This work was written for and dedicated to Kathryn Tickell, in admiration and respect for her work in making her home county come alive with a reawakened awareness of its own musical heritage, and of inexhaustible developments and transformations of its traditions.
Its inspiration was an event at the Kettletoft Inn, Sanday, Orkney – the island where I live – in the late summer of 2005. On a Sunday afternoon, after a long spate of horrible weather, the sun suddenly appeared, and everyone rushed out of the pub, musical instruments appeared, and spontaneous dancing broke out in the street – from sheer joy, relief and pleasure at the presence of bright light after such prolonged glower.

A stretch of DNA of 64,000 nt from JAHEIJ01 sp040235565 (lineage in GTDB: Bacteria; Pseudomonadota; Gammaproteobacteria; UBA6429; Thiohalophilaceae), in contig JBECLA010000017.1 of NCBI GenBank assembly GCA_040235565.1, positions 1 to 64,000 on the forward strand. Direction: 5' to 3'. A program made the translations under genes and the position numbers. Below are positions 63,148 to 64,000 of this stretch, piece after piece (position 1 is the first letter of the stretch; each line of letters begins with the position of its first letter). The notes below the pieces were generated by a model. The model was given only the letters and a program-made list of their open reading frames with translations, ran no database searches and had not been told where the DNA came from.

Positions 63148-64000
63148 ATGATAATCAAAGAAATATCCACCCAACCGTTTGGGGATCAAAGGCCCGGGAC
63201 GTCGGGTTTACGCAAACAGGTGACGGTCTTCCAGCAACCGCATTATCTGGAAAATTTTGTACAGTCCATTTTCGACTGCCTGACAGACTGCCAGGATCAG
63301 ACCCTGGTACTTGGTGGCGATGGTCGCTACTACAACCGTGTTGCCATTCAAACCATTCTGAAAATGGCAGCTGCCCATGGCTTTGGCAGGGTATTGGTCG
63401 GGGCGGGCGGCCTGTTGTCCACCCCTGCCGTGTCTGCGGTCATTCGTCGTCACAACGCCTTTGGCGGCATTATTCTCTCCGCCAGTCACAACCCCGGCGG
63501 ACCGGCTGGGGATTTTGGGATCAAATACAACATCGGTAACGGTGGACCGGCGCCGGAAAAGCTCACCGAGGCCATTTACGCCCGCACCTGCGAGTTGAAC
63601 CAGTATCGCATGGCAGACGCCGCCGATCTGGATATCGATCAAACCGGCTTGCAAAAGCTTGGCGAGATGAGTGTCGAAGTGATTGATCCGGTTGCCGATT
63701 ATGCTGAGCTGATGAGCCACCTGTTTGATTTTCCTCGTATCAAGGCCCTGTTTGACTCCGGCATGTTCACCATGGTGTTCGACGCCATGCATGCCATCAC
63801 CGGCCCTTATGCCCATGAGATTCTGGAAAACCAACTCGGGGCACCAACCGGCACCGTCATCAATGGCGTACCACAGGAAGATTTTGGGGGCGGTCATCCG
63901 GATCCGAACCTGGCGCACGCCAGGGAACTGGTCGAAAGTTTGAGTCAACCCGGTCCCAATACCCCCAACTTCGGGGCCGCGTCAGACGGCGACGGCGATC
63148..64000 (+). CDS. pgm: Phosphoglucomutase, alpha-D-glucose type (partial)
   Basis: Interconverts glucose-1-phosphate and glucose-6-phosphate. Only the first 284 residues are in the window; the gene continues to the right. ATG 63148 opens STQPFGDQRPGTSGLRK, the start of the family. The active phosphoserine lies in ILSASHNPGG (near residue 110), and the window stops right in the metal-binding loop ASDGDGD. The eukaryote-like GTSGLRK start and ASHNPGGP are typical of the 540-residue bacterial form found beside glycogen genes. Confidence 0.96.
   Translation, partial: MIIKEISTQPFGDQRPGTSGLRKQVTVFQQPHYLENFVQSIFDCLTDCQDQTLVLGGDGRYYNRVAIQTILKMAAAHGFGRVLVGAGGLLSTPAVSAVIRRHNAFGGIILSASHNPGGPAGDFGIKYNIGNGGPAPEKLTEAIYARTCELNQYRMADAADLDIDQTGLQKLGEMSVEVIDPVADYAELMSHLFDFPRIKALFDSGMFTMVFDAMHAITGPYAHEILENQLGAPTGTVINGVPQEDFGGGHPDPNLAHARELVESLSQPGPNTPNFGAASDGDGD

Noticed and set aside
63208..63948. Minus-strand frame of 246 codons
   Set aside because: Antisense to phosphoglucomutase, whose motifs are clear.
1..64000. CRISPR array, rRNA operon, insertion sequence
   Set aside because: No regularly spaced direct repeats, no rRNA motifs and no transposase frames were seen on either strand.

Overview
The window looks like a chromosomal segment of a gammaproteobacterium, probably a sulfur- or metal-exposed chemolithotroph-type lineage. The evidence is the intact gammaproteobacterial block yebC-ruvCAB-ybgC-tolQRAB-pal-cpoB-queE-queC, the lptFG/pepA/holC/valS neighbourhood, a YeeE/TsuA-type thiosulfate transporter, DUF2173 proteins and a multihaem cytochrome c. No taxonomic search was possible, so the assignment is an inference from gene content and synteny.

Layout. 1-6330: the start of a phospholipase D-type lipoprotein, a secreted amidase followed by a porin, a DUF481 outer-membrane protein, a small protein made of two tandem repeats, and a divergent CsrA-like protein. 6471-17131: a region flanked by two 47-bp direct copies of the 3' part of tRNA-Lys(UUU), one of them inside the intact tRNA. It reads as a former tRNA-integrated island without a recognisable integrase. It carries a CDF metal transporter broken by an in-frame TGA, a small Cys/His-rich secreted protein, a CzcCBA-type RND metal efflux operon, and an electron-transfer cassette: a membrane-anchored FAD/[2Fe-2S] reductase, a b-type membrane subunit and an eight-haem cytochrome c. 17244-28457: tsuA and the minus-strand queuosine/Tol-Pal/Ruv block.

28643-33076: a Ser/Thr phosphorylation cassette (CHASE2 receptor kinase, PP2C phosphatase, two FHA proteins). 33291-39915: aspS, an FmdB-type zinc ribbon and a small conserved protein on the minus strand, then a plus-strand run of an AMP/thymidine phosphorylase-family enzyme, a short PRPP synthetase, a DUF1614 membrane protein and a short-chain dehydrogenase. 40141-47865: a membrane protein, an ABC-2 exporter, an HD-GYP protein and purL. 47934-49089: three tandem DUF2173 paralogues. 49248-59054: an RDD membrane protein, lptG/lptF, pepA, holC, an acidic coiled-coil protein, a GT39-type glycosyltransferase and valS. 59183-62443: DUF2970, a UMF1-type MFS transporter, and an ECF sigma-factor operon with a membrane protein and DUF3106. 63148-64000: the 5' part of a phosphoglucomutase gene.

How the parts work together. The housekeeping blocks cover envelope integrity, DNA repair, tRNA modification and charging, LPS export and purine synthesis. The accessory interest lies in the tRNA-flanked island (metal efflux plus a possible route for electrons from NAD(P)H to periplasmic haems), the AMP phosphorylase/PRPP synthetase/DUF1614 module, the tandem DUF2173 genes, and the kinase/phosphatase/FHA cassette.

It was a challenging work to write. I have kept the traditional tonic-dominant drones, and meticulously respected the pipes’ established range and register, resulting in tonal-modal music in which the Northumbrian pipes probably take on something of any Orcadian accent.
A slow introduction on the strings leads into a dancing ‘allegro moderato’ in which the pipes and cor anglais alternate as soloist. An adagio follows without a break, which has something of the character of a Scottish lament. Next, a scherzo, which emphasises the augmented fourth of the scale where the melody rises, and the perfect fourth in descent. The work closes with a valedictory epilogue, slow and measured.
(c) Peter Maxwell Davies, 2006